In recent rulings the SEC obtained mixed results on the question of what constitutes an investment contract. In one case the agency obtained a summary judgment ruling in its favor. In a second the Commission lost a motion to dismiss centered on the same question.
The win. In SEC v. Radical Bunny LLC, No. 11-16275 (9th Cir. Opinion issued July 10, 2013) the Commission prevailed, securing an order affirming summary judgment granted in its favor by the district court. Here the complaint claimed that beginning in late 2005, and continuing through June 2008, the company and four individual defendants raised over $189 million from at least 900 investors through a nationwide offer of unregistered securities in the form of promissory notes or investment contracts. The notes were sold using a series of misrepresentation, according to the SEC.
Each defendant settled, consenting to the entry of permanent injunctions prohibiting future violations of the antifraud and registration provisions. The individuals also agreed to pay disgorgement, prejudgment interest and a penalty. The individuals, however, reserved the right to appeal the summary judgment ruling.
On appeal defendants argued that there was a triable issue of fact as to whether the investments were a security under the test set forth in the Supreme Court’s seminal decision in SEC v. W.J. Howey Co., 328 U.S. 293 1946). The Court concluded that the facts proffered by the Commission met the test.
The undisputed facts demonstrated that Appellants sent each investor a document entitled “Direction to Purchase.” Investments made following the Direction were in a “common enterprise. All the profits were to come from the efforts of the Appellants who promised an 11% return annually. That profit was paid by Radical Bunny. Investors did not have or exercise any control over the underlying loans to be acquired by Radical Bunny with investor funds. Under these circumstances the Court had little difficulty affirming the district court’s conclusion that the Howey test had been met.
The loss. The Howey test was also the critical question in SEC v. Graham, Case No. 13-10011 (S.D. Fla. Ruling issued July 10, 2013). In this case the court concluded that the Commission’s amended complaint failed to adequately plead facts demonstrating that the key elements of the test were met. The case was dismissed without prejudice, leaving the SEC to perhaps try again.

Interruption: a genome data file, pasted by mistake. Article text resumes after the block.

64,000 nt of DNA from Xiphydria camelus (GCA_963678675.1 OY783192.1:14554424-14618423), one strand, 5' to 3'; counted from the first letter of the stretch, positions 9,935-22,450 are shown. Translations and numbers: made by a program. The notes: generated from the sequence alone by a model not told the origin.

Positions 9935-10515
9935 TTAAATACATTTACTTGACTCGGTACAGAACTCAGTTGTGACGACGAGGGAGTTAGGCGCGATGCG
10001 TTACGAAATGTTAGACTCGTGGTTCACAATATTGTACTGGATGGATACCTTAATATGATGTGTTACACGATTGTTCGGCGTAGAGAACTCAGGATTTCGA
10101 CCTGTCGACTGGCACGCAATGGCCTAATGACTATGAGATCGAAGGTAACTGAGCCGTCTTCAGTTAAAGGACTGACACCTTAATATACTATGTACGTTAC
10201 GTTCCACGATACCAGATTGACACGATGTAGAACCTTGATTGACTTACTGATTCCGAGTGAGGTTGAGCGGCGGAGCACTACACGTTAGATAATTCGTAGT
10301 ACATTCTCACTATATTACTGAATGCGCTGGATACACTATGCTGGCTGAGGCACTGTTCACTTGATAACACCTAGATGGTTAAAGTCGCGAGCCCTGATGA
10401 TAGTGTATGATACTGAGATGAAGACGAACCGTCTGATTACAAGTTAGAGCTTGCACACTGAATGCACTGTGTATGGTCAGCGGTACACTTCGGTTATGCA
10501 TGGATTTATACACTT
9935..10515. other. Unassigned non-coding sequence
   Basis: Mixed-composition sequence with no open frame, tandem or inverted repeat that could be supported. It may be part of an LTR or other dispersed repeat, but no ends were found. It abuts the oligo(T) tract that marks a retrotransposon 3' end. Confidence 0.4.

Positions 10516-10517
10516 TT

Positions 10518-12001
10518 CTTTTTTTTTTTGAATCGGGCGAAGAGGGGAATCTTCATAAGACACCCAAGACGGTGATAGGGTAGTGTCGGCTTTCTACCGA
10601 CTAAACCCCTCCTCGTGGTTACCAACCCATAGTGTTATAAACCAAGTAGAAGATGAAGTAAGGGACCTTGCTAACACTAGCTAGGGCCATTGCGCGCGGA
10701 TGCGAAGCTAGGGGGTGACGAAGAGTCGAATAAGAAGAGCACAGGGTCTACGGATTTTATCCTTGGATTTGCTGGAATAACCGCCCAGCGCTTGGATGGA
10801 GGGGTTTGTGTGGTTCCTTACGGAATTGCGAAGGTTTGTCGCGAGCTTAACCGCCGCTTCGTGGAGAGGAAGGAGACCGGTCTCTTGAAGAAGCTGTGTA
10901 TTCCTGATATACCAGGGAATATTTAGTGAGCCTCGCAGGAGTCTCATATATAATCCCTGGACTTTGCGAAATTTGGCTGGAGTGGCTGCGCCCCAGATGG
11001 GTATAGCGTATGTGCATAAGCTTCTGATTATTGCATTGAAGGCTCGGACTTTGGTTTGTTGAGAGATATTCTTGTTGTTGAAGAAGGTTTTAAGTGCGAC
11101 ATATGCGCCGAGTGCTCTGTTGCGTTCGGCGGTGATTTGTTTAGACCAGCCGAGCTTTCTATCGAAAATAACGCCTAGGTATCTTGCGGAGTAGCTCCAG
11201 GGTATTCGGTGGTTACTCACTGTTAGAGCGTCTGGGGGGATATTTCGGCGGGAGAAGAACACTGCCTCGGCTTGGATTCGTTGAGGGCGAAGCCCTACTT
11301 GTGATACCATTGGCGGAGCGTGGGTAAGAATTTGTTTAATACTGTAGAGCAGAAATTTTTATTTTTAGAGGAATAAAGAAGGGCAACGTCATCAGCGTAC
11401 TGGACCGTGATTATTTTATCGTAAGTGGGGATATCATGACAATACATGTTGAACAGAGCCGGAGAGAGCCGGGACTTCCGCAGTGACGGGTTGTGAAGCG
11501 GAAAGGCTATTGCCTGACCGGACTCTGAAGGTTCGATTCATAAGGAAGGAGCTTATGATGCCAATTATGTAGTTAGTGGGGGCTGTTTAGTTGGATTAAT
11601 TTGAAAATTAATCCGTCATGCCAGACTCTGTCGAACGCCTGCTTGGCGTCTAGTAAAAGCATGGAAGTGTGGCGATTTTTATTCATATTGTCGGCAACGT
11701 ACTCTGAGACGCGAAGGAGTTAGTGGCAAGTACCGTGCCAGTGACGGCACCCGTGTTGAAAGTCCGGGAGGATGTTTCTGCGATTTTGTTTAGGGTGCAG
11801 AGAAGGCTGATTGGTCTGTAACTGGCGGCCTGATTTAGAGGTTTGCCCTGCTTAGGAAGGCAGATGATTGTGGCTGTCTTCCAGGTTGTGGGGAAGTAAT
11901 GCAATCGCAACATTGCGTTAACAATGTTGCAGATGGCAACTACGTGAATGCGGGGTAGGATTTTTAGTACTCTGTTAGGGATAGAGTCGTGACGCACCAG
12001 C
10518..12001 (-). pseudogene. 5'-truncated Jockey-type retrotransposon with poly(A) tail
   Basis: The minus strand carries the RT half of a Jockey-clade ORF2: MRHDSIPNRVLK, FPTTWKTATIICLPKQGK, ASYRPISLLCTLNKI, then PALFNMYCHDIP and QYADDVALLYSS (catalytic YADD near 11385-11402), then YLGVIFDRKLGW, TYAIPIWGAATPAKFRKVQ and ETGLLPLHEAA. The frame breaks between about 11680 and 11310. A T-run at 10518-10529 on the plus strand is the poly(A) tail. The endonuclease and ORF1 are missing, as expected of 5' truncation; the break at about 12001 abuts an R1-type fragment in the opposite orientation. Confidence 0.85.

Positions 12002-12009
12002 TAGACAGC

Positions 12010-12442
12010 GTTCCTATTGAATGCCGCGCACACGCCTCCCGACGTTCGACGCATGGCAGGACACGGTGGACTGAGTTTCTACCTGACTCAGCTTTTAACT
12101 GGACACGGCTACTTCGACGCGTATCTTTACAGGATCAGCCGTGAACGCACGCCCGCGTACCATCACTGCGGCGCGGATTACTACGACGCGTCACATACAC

Graham is an action against five individuals who are alleged to have raised about $300 million from 1,400 investors over a four year period beginning in 2004. The defendants “directly and through Cay Club Resorts and Marinas . . . [raised the money] through the offer and sale of units in purported five-star luxury resorts at 17 locations nationwide.” Cays Clubs, according to the complaint, were formed by two of the individual defendants in 2004 as a purported real estate development company. It was composed of about 100 entities controlled by three of the individual defendants. The organization, which was not incorporated in any state, collapsed in July 2008.
The critical issue on the motion to dismiss was the nature of the investment solicited by defendants. In this regard the complaint states that the defendants “offered investors the opportunity to purchase undervalued condominium units and obtain an immediate 15 percent return through a two-year leaseback agreement with Cay Clubs.” Investors were also told that their units would appreciate after being renovated by Cay Clubs.
The “leaseback was the key feature of the Cay Clubs investment,” the SEC stated. While some of the marketing materials described it as voluntary, the complaint states that it was a “critical selling point and a critical factor for investors” because the 15% was to be paid at the closing table which provided investors with an immediate return. To facilitate the process the defendants furnished investors with a list of preferred lenders who “provided 100 percent financing and typically issued 30-year fixed term mortgages to those who executed leaseback agreements.”
Judge James King turned to the Howey test as interpreted by the Eleventh Circuit to assess the adequacy of the Commission’s allegations. Under the Circuit’s precedent the court held that “Plaintiff must show that there was an investment, that it was a common enterprise, and that the buyer lacked control over the profitability of the investment,” citing Alunni v. Development Resources Group, LLC, 445 Fed. Appx. 288 (11th Cir. 2011). At the core of this test is an analysis of the purchase agreement. Here, however, “Plaintiff has neither filed a copy of the purchase agreement on the record, nor included adequate factual allegations in the Amended Complaint concerning the contents of the purchase agreement. Therefore, the Court finds that the Amended Complaint presents insufficient facts to support Plaintiff’s claims.” The motion to dismiss was granted, without prejudice to file a Second Amended Complaint.
For more commentary on developing securities issues, visit SEC Actions, a blog by Thomas Gorman.
For more information about LexisNexis products and solutions connect with us through our